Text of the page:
He told Japanese reporters he would not have come to Paris for any other tournament than a grand slam and he cut a forlorn figure in his 7-6 (7/4) 6-1 6-2 defeat by Slovakian Klizan.
Nishikori insisted it was a lack of practice rather than any lingering effects of the injury that had cost him.
He said: "It was the first time playing points after Madrid, so I didn't have much rhythm. And also my serve, I didn't hit any serve 100 per cent before today.
"I thought it was going to get better, I would get more rhythm after a couple sets, but I couldn't. So I couldn't do anything today.
"I was playing well on clay in Europe, so it's very sad for me to lose first round here. But it's good I didn't have another injury."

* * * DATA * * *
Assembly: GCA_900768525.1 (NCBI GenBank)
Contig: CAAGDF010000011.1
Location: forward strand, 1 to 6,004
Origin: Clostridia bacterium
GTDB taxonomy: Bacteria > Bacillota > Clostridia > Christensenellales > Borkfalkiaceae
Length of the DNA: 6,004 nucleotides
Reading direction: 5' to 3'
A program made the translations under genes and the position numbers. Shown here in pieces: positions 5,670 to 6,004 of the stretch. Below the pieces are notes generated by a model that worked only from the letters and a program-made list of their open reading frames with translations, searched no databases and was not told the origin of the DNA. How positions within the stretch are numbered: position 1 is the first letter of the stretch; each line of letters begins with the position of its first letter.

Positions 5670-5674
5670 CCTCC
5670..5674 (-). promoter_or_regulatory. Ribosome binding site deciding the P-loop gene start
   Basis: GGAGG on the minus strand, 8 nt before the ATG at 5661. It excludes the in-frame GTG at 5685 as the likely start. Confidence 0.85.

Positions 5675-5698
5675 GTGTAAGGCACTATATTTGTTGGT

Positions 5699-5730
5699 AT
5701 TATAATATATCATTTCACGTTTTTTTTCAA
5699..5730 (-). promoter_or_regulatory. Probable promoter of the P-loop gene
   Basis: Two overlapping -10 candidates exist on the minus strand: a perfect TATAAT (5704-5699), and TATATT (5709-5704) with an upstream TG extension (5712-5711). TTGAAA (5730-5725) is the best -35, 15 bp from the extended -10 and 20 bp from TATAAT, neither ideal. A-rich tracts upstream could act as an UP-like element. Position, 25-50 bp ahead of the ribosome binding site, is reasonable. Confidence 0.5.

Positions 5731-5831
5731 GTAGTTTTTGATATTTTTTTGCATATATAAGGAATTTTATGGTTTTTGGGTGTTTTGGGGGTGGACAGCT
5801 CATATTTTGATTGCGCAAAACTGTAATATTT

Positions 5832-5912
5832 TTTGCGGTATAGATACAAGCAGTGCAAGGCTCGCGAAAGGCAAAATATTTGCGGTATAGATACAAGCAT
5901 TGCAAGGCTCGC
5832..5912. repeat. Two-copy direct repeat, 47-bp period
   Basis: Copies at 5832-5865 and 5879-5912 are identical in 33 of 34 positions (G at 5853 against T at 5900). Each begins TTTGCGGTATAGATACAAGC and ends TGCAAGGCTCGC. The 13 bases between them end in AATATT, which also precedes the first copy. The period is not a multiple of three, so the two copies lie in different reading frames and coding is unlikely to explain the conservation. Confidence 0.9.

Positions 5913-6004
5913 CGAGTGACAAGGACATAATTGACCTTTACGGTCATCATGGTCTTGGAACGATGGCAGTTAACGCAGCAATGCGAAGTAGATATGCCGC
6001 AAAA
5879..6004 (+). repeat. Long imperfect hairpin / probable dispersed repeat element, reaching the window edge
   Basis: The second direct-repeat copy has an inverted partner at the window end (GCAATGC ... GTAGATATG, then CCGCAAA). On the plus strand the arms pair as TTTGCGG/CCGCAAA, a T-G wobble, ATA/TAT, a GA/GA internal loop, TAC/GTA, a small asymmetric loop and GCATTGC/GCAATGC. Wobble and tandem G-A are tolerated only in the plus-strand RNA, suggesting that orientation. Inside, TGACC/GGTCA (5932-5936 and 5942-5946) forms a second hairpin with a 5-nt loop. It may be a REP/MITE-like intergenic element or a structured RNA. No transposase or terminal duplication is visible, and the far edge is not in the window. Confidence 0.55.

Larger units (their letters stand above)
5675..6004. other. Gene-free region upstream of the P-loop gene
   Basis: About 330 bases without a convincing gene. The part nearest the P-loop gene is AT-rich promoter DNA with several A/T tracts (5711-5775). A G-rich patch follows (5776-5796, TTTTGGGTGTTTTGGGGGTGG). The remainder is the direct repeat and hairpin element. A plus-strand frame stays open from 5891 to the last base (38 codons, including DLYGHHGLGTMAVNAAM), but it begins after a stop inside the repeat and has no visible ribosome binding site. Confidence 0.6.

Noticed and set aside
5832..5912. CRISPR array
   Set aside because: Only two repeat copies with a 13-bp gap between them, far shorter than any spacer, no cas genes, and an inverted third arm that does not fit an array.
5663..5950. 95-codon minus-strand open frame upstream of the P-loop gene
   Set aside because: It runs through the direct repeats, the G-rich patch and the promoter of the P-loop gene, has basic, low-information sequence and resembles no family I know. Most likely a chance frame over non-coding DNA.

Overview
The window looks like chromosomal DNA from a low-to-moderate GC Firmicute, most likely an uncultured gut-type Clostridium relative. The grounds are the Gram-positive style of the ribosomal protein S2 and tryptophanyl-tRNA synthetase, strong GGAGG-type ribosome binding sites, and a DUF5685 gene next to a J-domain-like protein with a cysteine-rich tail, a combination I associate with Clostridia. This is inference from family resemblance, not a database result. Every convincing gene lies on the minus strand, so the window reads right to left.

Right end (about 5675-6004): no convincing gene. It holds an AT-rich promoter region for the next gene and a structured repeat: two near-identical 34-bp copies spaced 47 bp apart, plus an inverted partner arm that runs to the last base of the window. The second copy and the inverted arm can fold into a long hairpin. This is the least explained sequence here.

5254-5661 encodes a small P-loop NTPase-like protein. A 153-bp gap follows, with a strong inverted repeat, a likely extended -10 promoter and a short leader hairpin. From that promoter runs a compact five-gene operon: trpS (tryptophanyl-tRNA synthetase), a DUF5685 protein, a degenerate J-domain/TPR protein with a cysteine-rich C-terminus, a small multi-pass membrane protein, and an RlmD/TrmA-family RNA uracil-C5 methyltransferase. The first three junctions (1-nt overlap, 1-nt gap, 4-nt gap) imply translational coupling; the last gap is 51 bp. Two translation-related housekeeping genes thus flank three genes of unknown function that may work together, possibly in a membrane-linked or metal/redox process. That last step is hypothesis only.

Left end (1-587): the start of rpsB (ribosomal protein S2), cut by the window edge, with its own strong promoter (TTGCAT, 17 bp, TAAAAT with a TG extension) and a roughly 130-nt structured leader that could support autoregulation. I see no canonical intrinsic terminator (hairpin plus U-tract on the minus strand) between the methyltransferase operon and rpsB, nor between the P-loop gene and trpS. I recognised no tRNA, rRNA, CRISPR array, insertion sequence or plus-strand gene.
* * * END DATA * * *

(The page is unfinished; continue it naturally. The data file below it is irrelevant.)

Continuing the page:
Injuries are nothing new for Nishikori, the first Japanese man ever to be ranked in the top 10.
"It really sucks," he said. "Especially in Madrid, I won the first set, and I had to kind of let go of the match.
"It's tough for me, but I guess this is my tennis life. I have to take care of my body and injury will come again, for sure. So I have to mentally be ready.
"I have to do whatever I can do to get healthy."
Marin Cilic had a much better time of it, the 25th seed winning the first nine games of his 6-0 6-3 7-6 (8/6) victory over Pablo Andujar.
Rafael Nadal found Court Suzanne Lenglen to his liking as he dispatched American wild card Robby Ginepri in the first round.
Many eyebrows were raised when the order of play for Monday was released showing the eight-time champion would be opening his campaign on Roland Garros' second court.
The other grand slams do not have hard and fast rules like Wimbledon, where the defending champions open play on Centre Court on the first two days.
But for the man who has lost only once in nine years in Paris and is the world number one to be treated in such a manner was certainly unusual.